By The Associated Press___ White House announces anti-theft trade strategy WASHINGTON (AP) â¿¿ The Obama administration announced a broad new effort Wednesday to fight the growing theft of American trade secrets following fresh evidence linking cyberstealing to China's military. The plan includes a new diplomatic push to discourage intellectual property theft abroad along with better coordination at home to help U.S. companies protect themselves. The administration says indications are that economic espionage is increasing, not only through electronic intrusion over the Internet but also through the recruitment of former employees of U.S. companies with knowledge of inside trade information. Earlier this week, a Virginia-based cybersecurity firm, Mandiant, accused a secret Chinese military unit in Shanghai of years of cyberattacks against more than 140 U.S. companies. The accusations and supporting evidence increased pressure on the United States to take more action against the Chinese for what experts say has been years of systematic espionage. ___ For state-backed cyberspies, stealing commercial secrets promises rich payoff BEIJING (AP) â¿¿ For state-backed cyberspies such as a Chinese military unit implicated by a U.S. security firm in a computer crime wave, hacking foreign companies can produce high-value secrets ranging from details on oil fields to advanced manufacturing technology. "This is really the new era of cybercrime," said Graham Cluley, a British security expert. "We've moved from kids in their bedroom and financially motivated crime to state-sponsored cybercrime, which is interested in stealing secrets and getting military or commercial advantage." Instead of credit card numbers and other consumer data sought by crime gangs, security experts say cyberspies with resources that suggest they work for governments aim at better-guarded but more valuable information. Companies in fields from petrochemicals to software can cut costs by receiving stolen secrets. An energy company bidding for access to an oil field abroad can save money if spies can tell it what foreign rivals might pay. Suppliers can press customers to pay more if they know details of their finances. For China, advanced technology and other information from the West could help speed the rise of giant state-owned companies seen as national champions.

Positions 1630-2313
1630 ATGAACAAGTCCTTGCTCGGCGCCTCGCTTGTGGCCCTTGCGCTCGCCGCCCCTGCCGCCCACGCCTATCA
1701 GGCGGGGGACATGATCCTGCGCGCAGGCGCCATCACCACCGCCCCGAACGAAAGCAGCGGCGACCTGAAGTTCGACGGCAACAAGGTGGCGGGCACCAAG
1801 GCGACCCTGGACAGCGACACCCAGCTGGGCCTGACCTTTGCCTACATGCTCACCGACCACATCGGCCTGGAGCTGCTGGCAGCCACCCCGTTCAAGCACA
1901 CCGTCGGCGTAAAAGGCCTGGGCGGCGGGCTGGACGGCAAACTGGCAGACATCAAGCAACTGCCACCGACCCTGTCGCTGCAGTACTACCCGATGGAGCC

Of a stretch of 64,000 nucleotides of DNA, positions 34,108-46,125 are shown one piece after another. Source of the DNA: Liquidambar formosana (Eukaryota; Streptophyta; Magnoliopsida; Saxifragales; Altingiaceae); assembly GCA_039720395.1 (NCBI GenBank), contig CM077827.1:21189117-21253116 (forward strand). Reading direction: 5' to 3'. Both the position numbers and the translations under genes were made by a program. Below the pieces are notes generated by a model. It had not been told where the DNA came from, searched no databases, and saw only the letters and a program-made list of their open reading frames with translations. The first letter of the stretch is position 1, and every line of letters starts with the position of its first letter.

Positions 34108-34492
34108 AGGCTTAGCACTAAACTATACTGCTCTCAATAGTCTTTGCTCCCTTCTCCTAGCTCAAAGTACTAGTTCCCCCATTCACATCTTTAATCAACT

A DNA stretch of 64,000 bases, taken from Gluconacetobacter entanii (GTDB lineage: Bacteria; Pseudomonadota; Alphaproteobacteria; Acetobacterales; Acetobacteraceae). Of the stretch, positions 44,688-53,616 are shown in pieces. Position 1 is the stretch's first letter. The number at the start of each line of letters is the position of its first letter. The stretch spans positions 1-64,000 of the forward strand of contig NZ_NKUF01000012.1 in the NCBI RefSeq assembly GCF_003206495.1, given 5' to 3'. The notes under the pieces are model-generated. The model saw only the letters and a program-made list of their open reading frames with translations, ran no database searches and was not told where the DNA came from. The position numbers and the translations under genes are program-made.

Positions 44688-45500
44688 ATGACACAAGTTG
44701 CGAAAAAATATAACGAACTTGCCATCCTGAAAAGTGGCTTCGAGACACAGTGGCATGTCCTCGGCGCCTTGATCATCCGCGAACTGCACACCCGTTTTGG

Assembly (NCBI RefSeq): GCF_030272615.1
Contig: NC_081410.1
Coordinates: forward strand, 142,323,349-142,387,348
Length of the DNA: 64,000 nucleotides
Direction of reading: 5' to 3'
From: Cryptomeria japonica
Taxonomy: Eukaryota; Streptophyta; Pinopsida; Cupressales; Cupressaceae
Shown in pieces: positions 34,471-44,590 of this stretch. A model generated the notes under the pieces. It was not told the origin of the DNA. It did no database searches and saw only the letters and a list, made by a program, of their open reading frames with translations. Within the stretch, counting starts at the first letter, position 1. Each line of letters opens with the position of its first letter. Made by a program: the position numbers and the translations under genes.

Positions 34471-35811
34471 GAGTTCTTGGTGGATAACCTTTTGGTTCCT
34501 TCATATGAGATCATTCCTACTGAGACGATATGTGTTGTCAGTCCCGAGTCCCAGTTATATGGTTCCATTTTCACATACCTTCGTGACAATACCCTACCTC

___Yahoo redesign aims to make site more inviting SAN FRANCISCO (AP) â¿¿ Yahoo is renovating the main entry into its website in an effort to get people to visit more frequently and stay longer. The long-awaited makeover of Yahoo.com's home page is the most notable change to the website since the Internet company hired Marissa Mayer as its CEO seven months ago. The new look debuted Wednesday in the U.S., although it could take a few more days before everyone starts to see it. It's the first time Yahoo has redesigned the page in four years. In that time, the company has seen its annual revenue drop by about 30 percent from $7.2 billion in 2008 to $5 billion last year as more online advertising flowed to rivals such as Internet search leader Google Inc. and social networking leader Facebook Inc. Mayer, who spent 13 years helping to build Google into the Internet's most powerful company, has vowed to revive Yahoo Inc.'s revenue growth by establishing more of the company's services as daily habits that "delight and inspire" their users. ___ Office Depot agrees to buy OfficeMax in stock deal worth about $1.2 billion NEW YORK (AP) â¿¿ Office Depot and OfficeMax are being collated. The retailers said Wednesday they have agreed to combine in an all-stock deal worth about $1.2 billion that would transform the office-supply retail sector by helping the No. 2 and No. 3 chains compete against industry behemoth Staples. The merger marks the first move toward consolidation in an industry that is bloated with stores. It reflects the changing retail landscape as "big box" stores have become outmoded and more people shop online. Still, doubts remain whether the combination, which has been mulled over in the industry for years, is enough to offset growing competition and a changing retail landscape.